ON WITH THE AGEING REVOLUTION
“It takes a long time to become young” Jane Fonda, Vogue 2019
Of course, some of these magazines have a target audience that warrants an older face, but historically that has counted for little in a world where aspiration has meant everything. It seems that at some point the worm has very much turned and that we don’t care about ageing in the way we used to. In fact, we’re now considered role models. Glamorous, intelligent and beautiful. Our opinions are being heard and our faces are definitely being seen.
It’s been a long time coming, but the last year seems to have become the dividing line where advertisers and editors have realised the real power in terms of readership – a demographic fed up with being ignored and patronised.
Calvin Klein last year featured the face and beautiful body of 73-year-old Lauren Hutton. We saw Fashion Weeks in London, Paris, Milan and New York embracing a more cross-age representation with Monica Bellucci (53), Carla Bruni (50), Isabella Rossellini (66) and Maye Musk (70) walking for Dolce and Gabbana, and an extraordinary melting pot of inspiring women at Temperley London, who were cited as being the epitome of the brand’s ethos – ‘empowered, unique, creative’.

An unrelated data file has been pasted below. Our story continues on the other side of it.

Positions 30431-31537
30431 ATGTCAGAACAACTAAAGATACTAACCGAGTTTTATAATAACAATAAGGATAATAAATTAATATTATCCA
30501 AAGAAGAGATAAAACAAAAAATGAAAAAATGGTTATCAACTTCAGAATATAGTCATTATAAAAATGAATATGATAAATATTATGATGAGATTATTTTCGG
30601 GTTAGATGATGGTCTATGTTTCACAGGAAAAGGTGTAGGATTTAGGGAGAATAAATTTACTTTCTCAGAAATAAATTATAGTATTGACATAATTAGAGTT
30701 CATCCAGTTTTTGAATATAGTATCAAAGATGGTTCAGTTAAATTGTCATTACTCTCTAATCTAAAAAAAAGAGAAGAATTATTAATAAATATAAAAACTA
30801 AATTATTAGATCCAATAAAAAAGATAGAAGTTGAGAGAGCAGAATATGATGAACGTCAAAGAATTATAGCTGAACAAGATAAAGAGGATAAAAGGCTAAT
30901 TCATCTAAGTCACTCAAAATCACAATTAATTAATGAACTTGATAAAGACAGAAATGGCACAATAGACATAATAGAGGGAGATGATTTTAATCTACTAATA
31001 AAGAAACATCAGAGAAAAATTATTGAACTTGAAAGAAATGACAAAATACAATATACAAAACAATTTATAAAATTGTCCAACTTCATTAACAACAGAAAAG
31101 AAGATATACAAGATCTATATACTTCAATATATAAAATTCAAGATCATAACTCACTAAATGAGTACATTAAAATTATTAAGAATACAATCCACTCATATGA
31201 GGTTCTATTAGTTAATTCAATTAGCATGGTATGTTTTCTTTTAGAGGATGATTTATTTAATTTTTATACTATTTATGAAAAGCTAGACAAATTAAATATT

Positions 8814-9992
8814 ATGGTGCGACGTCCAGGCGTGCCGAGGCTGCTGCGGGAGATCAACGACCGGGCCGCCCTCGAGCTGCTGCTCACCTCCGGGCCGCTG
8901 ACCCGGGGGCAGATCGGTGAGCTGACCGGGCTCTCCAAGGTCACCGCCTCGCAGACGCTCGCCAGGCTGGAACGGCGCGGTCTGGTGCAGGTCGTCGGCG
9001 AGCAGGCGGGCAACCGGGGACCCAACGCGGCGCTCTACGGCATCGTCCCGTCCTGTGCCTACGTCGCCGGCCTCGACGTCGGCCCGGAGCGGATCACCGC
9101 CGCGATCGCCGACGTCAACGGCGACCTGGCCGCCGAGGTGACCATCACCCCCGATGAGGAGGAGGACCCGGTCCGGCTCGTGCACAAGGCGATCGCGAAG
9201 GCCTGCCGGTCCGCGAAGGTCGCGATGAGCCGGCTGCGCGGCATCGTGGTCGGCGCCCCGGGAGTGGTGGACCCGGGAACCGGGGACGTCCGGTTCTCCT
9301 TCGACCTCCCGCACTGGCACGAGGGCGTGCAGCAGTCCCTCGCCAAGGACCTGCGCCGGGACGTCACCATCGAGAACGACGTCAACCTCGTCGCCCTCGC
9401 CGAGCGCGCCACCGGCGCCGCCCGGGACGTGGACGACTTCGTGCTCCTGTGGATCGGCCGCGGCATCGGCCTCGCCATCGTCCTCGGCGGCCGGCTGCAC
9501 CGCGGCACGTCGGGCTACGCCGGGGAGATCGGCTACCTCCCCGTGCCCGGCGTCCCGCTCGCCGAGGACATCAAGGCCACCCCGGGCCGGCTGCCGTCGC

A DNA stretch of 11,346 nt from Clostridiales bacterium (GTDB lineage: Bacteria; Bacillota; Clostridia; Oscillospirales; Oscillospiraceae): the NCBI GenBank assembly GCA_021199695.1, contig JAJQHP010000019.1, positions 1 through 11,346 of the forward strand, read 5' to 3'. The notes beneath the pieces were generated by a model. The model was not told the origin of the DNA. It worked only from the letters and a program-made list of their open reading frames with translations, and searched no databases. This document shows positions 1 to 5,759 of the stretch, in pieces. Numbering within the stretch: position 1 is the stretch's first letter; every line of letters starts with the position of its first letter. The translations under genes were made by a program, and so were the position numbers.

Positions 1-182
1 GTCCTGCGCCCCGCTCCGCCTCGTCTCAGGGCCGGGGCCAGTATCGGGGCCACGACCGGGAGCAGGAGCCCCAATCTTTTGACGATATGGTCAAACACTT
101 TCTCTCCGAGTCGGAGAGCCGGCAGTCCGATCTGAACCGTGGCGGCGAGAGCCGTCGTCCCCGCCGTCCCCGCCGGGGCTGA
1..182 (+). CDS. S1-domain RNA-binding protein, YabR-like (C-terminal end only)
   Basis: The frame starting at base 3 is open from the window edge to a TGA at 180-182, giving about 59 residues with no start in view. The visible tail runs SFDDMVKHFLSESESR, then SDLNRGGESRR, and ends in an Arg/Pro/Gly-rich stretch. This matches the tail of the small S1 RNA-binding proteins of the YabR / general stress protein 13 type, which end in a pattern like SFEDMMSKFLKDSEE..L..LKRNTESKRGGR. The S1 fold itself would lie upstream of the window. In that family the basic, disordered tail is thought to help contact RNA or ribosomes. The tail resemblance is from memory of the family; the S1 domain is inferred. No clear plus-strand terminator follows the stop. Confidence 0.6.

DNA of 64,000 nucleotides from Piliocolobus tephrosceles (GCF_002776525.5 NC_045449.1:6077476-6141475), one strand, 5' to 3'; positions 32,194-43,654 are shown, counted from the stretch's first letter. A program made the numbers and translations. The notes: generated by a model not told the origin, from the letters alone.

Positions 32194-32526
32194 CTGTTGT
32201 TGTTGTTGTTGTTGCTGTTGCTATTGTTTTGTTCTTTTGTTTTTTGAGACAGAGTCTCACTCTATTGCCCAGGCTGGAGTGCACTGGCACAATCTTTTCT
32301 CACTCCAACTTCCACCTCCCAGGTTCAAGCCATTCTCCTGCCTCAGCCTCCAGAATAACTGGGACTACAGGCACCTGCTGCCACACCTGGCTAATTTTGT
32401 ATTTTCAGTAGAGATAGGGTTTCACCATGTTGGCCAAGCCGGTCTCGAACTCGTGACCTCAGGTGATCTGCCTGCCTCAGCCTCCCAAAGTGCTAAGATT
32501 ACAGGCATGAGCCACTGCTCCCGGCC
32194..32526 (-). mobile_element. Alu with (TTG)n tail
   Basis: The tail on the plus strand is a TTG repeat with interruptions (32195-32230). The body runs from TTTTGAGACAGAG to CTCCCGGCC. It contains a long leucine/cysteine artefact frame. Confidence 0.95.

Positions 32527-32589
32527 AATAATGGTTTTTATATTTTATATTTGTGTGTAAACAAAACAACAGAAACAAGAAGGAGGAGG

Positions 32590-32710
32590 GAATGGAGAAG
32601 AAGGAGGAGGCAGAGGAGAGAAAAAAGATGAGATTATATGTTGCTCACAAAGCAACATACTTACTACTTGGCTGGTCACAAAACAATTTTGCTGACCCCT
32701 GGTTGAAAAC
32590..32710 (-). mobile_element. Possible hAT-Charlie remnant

Does this mean that my time at the coal face of the ageing revolution is finished? Absolutely not. Look again at the list. Yes, these women are beautiful, glamorous and talented, but they’re also mostly white, wealthy and thin.
Some have had surgery or ageing interventions – entirely their choice and one that I support – but for me, it still represents a difference to the reality of what an older woman going about her everyday business actually looks like. By focussing so heavily on one type of older woman, we’re in real danger of simply creating the same kind of narrow beauty standards that have been forced upon us since we were in our teens.
True beauty is represented by diversity. Women of colour, women with different body shapes and sizes and women who chose not to erase the lines they’ve earned with the passing of years all deserve their time in the spotlight too.
When we are all seen as beautiful just the way we choose to be, I’ll put down my weapons, take off my armour and get some rest.
Until then, the battle for truly representative ageing goes on.